World Library  
Flag as Inappropriate
Email this Article

Kagome Kagome

Article Id: WHEBN0000594642
Reproduction Date:

Title: Kagome Kagome  
Author: World Heritage Encyclopedia
Language: English
Subject: Kagome, List of traditional Japanese games, Japanese games, Tōryanse, Children's games
Collection:
Publisher: World Heritage Encyclopedia
Publication
Date:
 

Kagome Kagome


Problems playing this file? See .

Kagome Kagome (かごめかごめ, or 籠目籠目) is a Japanese children's game and the song associated with it. One player is chosen as the oni (literally demon or ogre, but similar to the concept of "it" in tag) and sits blindfolded (or with their eyes covered). The other children join hands and walk in circles around the oni while chanting the song for the game. When the song stops, the oni tries to name the person standing directly behind them.

The song is a subject of much interest because of its cryptic lyrics which vary from region to region, and many theories exist about its meaning and origins, but neither have been definitely explained.

Contents

  • Lyrics 1
  • Meaning of Lyrics 2
    • Kagome 2.1
    • Kago no naka no tori wa 2.2
    • Itsu itsu deyaru 2.3
    • Yoake no ban ni 2.4
    • Tsuru to kame ga subetta 2.5
    • Ushiro no shoumen daare 2.6
  • Theories 3
  • In popular media 4
  • See also 5
  • References 6
  • External links 7

Lyrics

In Japanese, the song has different lyrics depending on the region, but the most commonly known version is:

Japanese characters English transliteration (Romaji)
かごめかごめ 籠の中の鳥は Kagome kagome / Kago no naka no tori wa
いついつ出やる 夜明けの晩に Itsu itsu deyaru / Yoake no ban ni
鶴と亀が滑った Tsuru to kame ga subetta.
後ろの正面だあれ Ushiro no shoumen daare

The most common interpretation is:

Kagome kagome / The bird in the basket/cage,
When, oh when will it come out
In the night of dawn
The crane and turtle slipped
Who is behind you now?

As the song is typically written in a single line without any punctuation, in addition to the odd phrasing and ambiguous words, it is also unclear which phrases are connected to which (For example, "In the night of dawn" could be an answer to "when oh when will it come out", or could be a setting for "the crane and turtle slipped").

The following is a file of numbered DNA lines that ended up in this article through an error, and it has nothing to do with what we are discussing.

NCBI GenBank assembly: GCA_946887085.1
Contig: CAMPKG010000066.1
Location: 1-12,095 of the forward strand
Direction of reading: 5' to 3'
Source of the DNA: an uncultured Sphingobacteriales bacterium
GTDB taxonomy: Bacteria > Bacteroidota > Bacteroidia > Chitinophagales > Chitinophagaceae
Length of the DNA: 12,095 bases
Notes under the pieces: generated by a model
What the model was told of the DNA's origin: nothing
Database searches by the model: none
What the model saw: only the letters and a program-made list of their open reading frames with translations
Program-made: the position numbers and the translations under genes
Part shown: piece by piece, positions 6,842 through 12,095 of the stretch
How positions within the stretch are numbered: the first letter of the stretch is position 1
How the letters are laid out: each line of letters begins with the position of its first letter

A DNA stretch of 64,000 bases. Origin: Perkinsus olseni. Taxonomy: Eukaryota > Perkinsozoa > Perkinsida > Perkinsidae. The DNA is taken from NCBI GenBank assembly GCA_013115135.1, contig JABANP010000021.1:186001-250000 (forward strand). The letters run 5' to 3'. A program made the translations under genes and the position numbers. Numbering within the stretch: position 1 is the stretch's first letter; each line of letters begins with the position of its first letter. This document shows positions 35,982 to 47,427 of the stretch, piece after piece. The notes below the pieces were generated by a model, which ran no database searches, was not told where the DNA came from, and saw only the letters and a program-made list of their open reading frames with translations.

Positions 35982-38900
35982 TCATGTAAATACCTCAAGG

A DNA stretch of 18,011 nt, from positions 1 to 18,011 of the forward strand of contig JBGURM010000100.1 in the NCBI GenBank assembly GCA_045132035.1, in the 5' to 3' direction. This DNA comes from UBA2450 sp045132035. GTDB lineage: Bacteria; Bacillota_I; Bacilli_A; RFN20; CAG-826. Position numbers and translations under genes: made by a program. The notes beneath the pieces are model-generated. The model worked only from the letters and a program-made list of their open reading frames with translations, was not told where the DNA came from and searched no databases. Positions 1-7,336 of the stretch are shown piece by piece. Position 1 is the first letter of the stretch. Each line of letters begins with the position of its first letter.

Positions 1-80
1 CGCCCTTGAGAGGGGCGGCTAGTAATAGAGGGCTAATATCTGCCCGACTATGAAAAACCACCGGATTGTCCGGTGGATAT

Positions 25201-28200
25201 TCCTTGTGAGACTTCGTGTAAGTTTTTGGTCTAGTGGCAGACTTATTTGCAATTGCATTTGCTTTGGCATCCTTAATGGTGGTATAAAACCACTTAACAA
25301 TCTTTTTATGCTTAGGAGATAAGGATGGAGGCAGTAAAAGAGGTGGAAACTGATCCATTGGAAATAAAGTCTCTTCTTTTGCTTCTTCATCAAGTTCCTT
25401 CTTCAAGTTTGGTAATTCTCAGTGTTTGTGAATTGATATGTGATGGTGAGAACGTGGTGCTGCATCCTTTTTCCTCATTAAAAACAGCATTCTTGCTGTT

Common variations in the song include replacing "夜明けの晩に" ("in the evening of the dawn") with "夜明けの番人" ("the guard at/of dawn"), and "後ろの正面" ("in front of behind") with "後ろの少年" ("the boy behind").

Meaning of Lyrics

Many theories surround the meanings of the various phrases in the song. These include:

Kagome

  • "Kagome" (籠目): The holes in a basket
  • A corruption of "kakome" ("surround")
  • The shape of the holes in a traditional basket, a hexagon
  • The shape of the holes in a traditional, including the woven material, a hexagram (Star of David)
  • "Kagome" (籠女): A pregnant woman
  • Kagome - a caged bird
  • Kagome - "Circle you"

Kago no naka no tori wa

  • As "kago" can mean both "cage" and "basket", a bird in a basket would, by the standards of the age, be a chicken
  • It is possible that "tori" is supposed to be a metaphor for torii, and that kago (typically woven out of bamboo) refers to a bamboo fence, and that thus the "torii surrounded by bamboo" is in fact a Shinto shrine.
  • In the case that kagome is interpreted as "pregnant woman", the bird in the cage is her unborn child.

Itsu itsu deyaru

  • Can also be "itsu itsu deau" ("When oh when will we meet")
  • Can mean "When will it come out?"
  • Can mean "When can it come out?"

Yoake no ban ni

  • Can simply mean night
  • Can mean "from morning till night"
  • Can mean an inability to see light
  • Can mean a period of time that can be taken as either dawn or night (around 4 AM)